When it comes to writing, there is no inspiration; there is daily work and daily commitment, and this is what instills inspiration. I had to face a lot before deciding to become a writer, especially going against my family’s wishes and opting to become a writer and not a lawyer.
I am happiest when I am writing, and I envy myself for being a writer. It’s hard to explain why I find it so enjoyable, it’s simply my passion. I always compare it to playing and having fun. Writing transforms me into a child, with an urge to learn new things. Becoming a successful writer protects you from the world’s ignorance, and serves as a great means to support oneself financially.
If it were up to me, I wouldn’t have cared to publish any book. I would just write and that’s it.
What instigates fear and prevents you from writing?
When I start the process of publishing a new book, because that is when the writing is over, in other words, this is when the fun is over. Finishing a book is always an achievement, but not an enjoyable one. I just enjoy the writing, so when that part is done, there is nothing else for me to enjoy.
Finishing a book makes me feel like I have lost my ability to write; I feel exhausted, depressed, and unconfident in my writing, just like any amateur writer. I sometimes go as far as thinking of altering my career path and starting a new life, yet these feelings disappear with the birth of a new idea for a new book. It is only then that I start to enjoy the process again.
“You have to be tolerant; you
are the creator, and not
What inspires you?
My mother and aunt, whom I consider my best friends, raised me. These two women have deeply influenced my life, and I believe that women truly are a true source of inspiration and the reason behind anything beautiful in life.
When you are not busy writing, what else do you do?
I love cooking and I would love to write about it someday.
Tell us one thing that not many people know about you?
In another life, I would like to get reincarnated into an olive tree, the symbol of my beloved Aleppo.
The Future of Writing in The Arab World
The eruption of the Arab Spring has paved the way for a new literary movement to rise throughout the region, what can you tell us about that?
The eruption of the Arab Spring has paved the way for many writers and publishers to rise. I think it is great that more people are freely expressing themselves. And as for the quality of the work, it is up to the reader to decide. After all, only time will tell; good writing lasts and bad writing fades away.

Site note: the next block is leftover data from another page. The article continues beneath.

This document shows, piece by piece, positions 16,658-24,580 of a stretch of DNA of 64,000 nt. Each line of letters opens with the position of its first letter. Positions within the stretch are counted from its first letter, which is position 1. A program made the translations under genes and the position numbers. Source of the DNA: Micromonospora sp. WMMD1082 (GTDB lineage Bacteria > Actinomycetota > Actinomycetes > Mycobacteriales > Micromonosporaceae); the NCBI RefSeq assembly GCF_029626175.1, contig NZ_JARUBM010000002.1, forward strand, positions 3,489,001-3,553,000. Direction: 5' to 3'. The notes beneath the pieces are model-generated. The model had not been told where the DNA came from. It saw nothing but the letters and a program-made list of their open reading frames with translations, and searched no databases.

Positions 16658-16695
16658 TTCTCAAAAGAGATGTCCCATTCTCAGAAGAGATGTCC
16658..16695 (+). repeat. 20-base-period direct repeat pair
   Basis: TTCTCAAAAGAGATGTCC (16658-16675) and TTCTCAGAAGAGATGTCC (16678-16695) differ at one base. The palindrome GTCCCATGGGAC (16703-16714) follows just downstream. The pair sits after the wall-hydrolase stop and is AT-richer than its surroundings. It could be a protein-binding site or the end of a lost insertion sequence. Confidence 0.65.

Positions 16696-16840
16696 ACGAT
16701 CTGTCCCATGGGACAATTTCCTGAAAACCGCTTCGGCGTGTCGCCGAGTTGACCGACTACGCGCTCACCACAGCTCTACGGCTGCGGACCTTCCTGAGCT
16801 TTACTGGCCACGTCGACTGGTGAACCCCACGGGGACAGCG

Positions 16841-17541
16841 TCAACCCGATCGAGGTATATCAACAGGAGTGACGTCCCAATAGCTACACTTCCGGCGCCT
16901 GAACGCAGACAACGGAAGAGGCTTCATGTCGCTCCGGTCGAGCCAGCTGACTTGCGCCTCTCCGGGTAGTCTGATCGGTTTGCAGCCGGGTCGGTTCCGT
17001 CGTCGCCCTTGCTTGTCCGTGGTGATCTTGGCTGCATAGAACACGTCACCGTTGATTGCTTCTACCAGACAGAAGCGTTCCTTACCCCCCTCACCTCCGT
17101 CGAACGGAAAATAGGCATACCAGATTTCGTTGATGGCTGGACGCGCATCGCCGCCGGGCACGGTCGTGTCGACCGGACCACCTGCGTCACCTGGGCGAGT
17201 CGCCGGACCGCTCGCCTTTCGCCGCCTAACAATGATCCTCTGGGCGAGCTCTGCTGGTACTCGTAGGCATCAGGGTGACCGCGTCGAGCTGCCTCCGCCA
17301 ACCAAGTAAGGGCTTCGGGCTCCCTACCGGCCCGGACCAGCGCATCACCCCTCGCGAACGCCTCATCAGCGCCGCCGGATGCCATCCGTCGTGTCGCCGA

What advice would you give to emerging writers?
Writing is real happiness, so never give up on it. Defend it and never stop writing.
Any last words?
The darkest clouds might overshadow Arab cities, but they have not yet turned into ashes. Cities do die, just like people, when they are unable to give birth to art, however, their souls can be revived.
Khalifa’s Message to the World at the Naguib Mahfouz Awards
Held on December 11, 2013, the Naguib Mahfouz Literary awards ceremony celebrated Khalifa’s work and contribution to the Arab literary world. The event took place at AUC’s Oriental Hall at its Tahrir Square Campus. This annual event was created to honor the memory of the Nobel Prize Winner, the late Naguib Mahfouz.
Despite being unable to attend this literary extravaganza, Khalifa wrote a very special message to all attendees; a powerful message of honesty and compassion, later translated by AUC Press:
We work in fragility because we produce beauty; we contribute to making human life less solitary and harsh. We do not grant the oppressed victory, but we help the oppressed regain their strength and struggle for their cause. We cannot convince an abandoned woman that solitude is not so unbearable, but we can make her solitude less unendurable. We expose oppressors, opportunists, and murderers, but we are not a court that passes sentences. That is how I see the novel that changed my life, that made me less harsh and more precise in passing sentences that are valuable, unequivocal, and unquestionable because in the novel everything is subject to question, change, and alternative possibilities because it is simply a human record that still reiterates its questions about joy, love, and hatred, and still seeks its central question and here I mean the question of death.
“I am happiest when I am writing,
and I envy myself for being a writer.”